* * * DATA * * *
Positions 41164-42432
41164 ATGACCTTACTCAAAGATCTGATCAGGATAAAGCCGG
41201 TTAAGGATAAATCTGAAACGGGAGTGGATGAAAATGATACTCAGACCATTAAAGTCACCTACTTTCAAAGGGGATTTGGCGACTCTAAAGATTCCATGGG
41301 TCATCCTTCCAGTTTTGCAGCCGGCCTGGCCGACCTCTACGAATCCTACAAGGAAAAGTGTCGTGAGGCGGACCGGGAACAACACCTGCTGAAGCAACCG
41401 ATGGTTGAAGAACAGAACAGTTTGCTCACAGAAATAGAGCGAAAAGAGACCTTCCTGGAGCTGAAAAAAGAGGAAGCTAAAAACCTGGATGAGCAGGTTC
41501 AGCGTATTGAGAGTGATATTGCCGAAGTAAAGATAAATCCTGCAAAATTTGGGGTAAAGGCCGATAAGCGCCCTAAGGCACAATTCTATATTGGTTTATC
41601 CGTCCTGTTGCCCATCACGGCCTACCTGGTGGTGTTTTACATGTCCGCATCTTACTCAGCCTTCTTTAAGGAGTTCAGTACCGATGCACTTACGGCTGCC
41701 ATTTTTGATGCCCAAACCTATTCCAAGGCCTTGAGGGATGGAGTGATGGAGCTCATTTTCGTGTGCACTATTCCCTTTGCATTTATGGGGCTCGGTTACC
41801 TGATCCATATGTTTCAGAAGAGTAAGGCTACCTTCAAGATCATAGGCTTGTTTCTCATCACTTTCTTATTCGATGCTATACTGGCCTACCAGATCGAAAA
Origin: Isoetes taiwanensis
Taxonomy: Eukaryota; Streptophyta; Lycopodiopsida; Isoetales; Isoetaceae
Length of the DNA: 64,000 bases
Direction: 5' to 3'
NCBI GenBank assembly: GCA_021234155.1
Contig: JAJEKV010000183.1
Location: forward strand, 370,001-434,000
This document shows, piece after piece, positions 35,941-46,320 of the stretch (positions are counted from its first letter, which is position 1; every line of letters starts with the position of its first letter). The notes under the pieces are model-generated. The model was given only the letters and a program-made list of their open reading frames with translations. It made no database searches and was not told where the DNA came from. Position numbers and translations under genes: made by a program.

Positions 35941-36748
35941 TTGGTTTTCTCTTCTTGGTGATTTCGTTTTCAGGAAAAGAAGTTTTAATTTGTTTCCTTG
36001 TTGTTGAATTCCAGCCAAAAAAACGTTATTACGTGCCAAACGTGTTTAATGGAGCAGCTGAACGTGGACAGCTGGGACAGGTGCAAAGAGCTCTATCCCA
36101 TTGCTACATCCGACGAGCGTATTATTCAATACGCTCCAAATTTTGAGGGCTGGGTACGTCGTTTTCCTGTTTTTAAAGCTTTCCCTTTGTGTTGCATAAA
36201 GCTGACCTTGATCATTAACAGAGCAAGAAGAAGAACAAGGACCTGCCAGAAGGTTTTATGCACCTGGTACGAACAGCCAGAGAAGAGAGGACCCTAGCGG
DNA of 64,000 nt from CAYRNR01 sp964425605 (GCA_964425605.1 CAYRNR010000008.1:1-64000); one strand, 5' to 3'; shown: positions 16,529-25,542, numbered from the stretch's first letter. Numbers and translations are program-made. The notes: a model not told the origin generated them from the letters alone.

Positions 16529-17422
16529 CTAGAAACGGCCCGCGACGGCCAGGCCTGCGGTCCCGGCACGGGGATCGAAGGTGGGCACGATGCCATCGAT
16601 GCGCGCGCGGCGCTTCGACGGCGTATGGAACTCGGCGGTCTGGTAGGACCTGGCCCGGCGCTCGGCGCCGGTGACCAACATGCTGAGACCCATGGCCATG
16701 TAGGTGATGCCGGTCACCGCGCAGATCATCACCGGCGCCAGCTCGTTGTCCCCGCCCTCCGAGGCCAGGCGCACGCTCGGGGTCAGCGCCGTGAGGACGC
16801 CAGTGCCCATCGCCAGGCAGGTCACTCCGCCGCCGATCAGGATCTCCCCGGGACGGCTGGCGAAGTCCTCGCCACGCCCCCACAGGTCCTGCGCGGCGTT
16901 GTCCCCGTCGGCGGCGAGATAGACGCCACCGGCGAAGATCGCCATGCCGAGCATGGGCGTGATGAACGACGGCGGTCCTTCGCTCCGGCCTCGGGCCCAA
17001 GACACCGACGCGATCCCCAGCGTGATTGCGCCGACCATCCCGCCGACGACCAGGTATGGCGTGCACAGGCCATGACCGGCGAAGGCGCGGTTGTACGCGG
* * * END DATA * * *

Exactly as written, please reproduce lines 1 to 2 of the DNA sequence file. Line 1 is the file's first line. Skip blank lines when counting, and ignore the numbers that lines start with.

Positions 41164-42432
41164 ATGACCTTACTCAAAGATCTGATCAGGATAAAGCCGG